As is often the case I initially listened to The Key while driving and my first thought was that it seemed very restrained. Second time around it still seems that way, although “tight” and “controlled” might be better adjectives.
We all know how Blazin’ Fiddles can make a stage rock but this is a bit different. They start, as they must, with set of reels, ‘Break The Light’ and a set of jigs, ‘Double Rise’. Both are full of energy but allow solos to peek through. The third set, ‘The Black Pig’ opens with ‘McFall’s March’ written by Jenna Reid and initially soloed by the acoustic guitar of Anna Massie. Then the fiddles sweep in and I do mean ‘sweep’ – they arrive like an ocean tide, move through ‘Lucy Campbell’ and take the brakes off for ‘The Black Pig’ itself.
Next comes the first tune of the set to be written by band leader Bruce MacGregor. ‘Annie’s Waltz’ is a lilting fiddle duet underpinned by guitar and Angus Lyon’s piano which also opens ‘Picnic In The Sky’ linking the two tracks together. Here, a pipe march is mated with a reel by Debbie Scott and another by Matheu Watson. Ivan Drever wrote the air ‘The Rose Of St. Magnus’ which is performed as a duet by fellow Orcadian Kristan Harvey and Angus Lyon. It’s a gorgeous tune and about as mellow as Blazin’ Fiddles can possibly get but just as you might be drifting off they hit you with ‘The Ox’; a most appropriate title at this point in the programme.
‘The Beeswing’ is essentially a solo by Ruairidh Macmillan except that he’s accompanied by Angus and Annie. Now, we’re picking up the pace for ‘The Highlander’s Revenge’, another of Bruce’s tunes paired with a Jerry Holland reel featuring a bit of funky guitar and some wild fiddle playing. ‘The Silent Command’ is equally brash but the band slows the pace just a little for Hamish Napier’s ‘Wind Song’. The final set, ‘Harris Dance’, begins in proper Shetland fashion with a tune by Tom Anderson, wanders over the sea to Cape Breton and finally lands in the Hebrides for the title tune.
I think that The Key is probably the best of the Blazin’ Fiddles albums that I’ve heard, although that isn’t all of them. If there is a better one, tell me about it.
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The idea of holding a folk festival in Skegness in December probably raised a few eyebrows when it was first mooted. The suggestion that it should be held at Butlin’s may have caused a pursing of lips but it makes perfect economic sense. The artists have a major venue and a captive audience to add to a winter tour and the camp and its staff gets extra use and revenue. There are two main venues, both are very large and both were packed on Friday evening.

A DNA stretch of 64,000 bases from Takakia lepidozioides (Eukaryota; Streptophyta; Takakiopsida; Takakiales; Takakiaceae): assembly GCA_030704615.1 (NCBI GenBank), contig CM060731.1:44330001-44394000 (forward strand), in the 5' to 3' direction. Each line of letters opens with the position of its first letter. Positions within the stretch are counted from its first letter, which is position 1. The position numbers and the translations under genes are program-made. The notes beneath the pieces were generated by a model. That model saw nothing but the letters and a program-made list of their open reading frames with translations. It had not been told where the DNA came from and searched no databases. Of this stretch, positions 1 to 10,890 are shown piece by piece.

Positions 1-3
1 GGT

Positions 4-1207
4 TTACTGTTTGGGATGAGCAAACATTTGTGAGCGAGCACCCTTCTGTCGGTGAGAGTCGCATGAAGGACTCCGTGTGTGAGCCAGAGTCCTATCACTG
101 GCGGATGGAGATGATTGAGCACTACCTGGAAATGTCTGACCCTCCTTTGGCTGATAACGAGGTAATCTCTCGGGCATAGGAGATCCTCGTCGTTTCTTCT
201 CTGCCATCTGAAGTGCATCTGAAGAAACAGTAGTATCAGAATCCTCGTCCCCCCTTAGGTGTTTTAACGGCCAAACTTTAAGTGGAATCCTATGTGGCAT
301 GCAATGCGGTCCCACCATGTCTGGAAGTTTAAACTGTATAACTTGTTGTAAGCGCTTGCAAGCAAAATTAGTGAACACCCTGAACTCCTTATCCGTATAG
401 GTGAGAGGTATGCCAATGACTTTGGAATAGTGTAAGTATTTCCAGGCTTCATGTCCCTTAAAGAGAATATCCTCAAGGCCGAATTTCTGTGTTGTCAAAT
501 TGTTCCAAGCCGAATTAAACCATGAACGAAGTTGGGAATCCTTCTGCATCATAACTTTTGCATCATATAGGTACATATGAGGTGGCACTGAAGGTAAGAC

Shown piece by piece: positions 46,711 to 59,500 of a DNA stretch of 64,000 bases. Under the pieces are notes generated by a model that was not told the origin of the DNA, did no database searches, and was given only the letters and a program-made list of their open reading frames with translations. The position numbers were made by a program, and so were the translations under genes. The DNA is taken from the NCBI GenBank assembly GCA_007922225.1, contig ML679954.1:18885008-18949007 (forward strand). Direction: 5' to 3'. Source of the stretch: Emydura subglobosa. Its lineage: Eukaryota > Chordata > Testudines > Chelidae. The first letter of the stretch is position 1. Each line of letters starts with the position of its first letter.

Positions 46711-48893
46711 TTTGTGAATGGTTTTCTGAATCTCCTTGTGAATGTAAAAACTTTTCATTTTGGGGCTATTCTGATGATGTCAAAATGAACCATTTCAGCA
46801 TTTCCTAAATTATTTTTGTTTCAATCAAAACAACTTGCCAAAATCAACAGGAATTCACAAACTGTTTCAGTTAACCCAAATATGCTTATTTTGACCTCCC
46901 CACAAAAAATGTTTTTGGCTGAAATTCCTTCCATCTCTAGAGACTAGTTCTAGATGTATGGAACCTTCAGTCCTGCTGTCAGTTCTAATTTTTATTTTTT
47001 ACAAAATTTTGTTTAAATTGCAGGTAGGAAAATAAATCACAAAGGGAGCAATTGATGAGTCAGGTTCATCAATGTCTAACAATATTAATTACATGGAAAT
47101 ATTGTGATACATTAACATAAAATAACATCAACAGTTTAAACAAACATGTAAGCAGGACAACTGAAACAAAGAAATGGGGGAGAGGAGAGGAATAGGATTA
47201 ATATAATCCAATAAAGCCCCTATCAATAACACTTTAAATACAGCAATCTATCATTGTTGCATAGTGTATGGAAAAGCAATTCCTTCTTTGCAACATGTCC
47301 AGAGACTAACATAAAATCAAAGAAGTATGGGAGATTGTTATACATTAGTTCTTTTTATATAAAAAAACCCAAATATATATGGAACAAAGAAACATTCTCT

Entering the Pleasure Dome, sorry, Skyline Pavilion trying to figure out where everything was it was nice to be greeted by the harmonies of Said The Maiden on the Introducing Stage – the third open venue in the middle of the pavilion. It was nearly the end of their set, unfortunately, but we stayed to hear Kings Of The South Seas before insinuating ourselves into the Centre Stage for False Lights. Live, they are less reliant on Jim Moray’s synth wizardry and proved themselves to be an exceptionally good folk-rock band in the classic style. They may prefer to think of themselves as mould breakers but they are actually doing what some bands seem to have forgotten how. Their attempt to perform ‘How Can I Keep From Singing’ without PA was not a success, however; the natural acoustics of the room are not as good as they believed.
At an event like this you can’t hear everything so I was now faced with a decision – Eliza Carthy And The Wayward Band or Billy Bragg? The fact that we now had decent seats settled it and we stayed put for the first half of Eliza’s set. Her twelve piece band are set to be the next Bellowhead (whatever anybody says) and are more than up to the task. As well as old favourites, including a “duelling fiddles” interlude with Sam Sweeney in ‘My Boy Billy’, there was a new song, ‘Devil In The Woman’, slated for their first studio album. Bragg called, however, and we arrived for what seemed like the mellow end of his set with ‘Levi Stubbs’ Tears’ and ‘Greetings To The New Brunette’. No! Amongst the polemic he sang ‘Between The Wars’, still powerful and relevant, and ‘There Is Power In A Union’. I reflected that the latter needs some revision with the unions battered down. We may discover that there is power in unity. ‘A New England’ wrapped up his set perfectly.